The book of Genesis is instructive concerning race, and there are a few important passages I would like to discuss. First, obviously is the creation passage in Genesis 1-2, as God creates humanity. We should notice that God does not create all the races in Genesis, but he creates the potentiality of all races within the one man and woman he makes. The beginning place for any discussion concerning humanity and the multiplicity of races is they are all created in the image of God. To be human is to be created in the image of God which elevates all of us in worth above all creation. Genesis 1:26 records God’s words at creation when he says, “Let us make man in our image according to our likeness; and let them rule. . .” I believe all racism begins when we do not remember this fact about all people. Every one of them is created in the image of God and racism often views one race as more important than another.
During the flood, one family of the earth is saved, and it is important to focus on that particular family, because it is from them the peoples of the earth derive. Noah’s three sons board the Ark and preserve those who will dwell on the earth. Shem and his wife would become what would later be those who make up the people of the Ancient Near East, or the Semitic peoples. Ham became the father of the people from Africa and Japheth of the European peoples. It is interesting and tragic to see how some would permit racism from a biblical argument. At one point in Christianity, some thought Ham’s sin against his father was God’s eternal punishment for all future generations so they believed it was biblical to enslave his descendants.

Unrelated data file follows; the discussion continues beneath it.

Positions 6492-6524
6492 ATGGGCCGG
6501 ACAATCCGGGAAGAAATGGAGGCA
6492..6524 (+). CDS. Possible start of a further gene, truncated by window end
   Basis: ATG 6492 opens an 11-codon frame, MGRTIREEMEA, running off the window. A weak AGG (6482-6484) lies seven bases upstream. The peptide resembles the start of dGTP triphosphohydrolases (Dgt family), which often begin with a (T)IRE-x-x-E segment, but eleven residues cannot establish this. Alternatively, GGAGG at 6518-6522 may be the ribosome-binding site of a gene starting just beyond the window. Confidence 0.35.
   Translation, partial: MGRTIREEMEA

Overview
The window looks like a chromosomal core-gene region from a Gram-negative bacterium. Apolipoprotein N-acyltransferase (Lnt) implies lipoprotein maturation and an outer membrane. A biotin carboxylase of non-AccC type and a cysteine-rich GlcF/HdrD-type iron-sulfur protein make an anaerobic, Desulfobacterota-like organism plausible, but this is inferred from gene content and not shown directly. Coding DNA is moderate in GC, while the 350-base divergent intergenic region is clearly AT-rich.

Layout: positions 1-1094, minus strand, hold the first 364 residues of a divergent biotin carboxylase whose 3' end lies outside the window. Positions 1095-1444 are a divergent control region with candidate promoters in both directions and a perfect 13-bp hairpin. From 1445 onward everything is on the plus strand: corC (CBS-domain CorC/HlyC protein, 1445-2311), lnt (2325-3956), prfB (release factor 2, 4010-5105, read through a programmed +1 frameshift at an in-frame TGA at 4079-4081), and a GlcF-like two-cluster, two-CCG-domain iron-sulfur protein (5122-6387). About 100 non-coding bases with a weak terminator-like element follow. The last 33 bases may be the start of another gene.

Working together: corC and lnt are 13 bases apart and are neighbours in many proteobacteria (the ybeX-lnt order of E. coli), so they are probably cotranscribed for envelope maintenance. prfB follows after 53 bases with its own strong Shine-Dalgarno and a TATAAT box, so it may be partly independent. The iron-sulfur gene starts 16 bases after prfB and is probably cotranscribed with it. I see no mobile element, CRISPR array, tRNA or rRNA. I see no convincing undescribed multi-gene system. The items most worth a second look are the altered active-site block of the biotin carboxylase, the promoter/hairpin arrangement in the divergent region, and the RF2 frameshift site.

Genesis 10 is often called the Table of Nations as it records the families that would come after Noah and his sons. Genesis 10 is a treasure to those who are interested in genealogy and geography within biblical history as it is our history as well. Moses describes Genesis 10:32 as the summary of the entire chapter when he says, “These are the families of the sons of Noah, according to their genealogies, by their nations; and out of these the nations were separated on the earth after the flood.” There was nothing inherently sinful from one family to another. Genesis 10 simply informs the audience of the multiplicity of families on the earth after the flood and is preparing the reader for what will happen in Genesis 12.
Genesis 11 describes the sin of disobeying God’s command to fill the earth because they were concerned about being scattered over the face of the earth. The world was literally one people group with the same language and background. With their great audacity they decided to make a name for themselves so they would not have to obey the Lord, so they decided to make a capital for all humans and a great tower. It was there God made the first languages of the world and they were forced to obey God and scatter. Whereas Genesis 10 lists the peoples of the earth, Genesis 12 focuses on one small family in order to save all of the peoples. After the flood, Noah built an altar to the Lord and God said in Genesis 8:21, “I will never again curse the ground on account of man, for the intent of man’s heart is evil from his youth; and I will never again destroy every living thing, as I have done.” Although God saved humanity through the Ark, those who survived were still sinners, and they needed the Savior promised in Genesis 3:15. This issue is at the heart of Genesis 12 as God chose Abram to bless the nations. Notice the language in Genesis 12:3 as God said, “And in you all the families of the earth will be blessed.” Our Lord’s intention was not to just save Abraham and his family but to save all families through that one family.
The New Testament and Race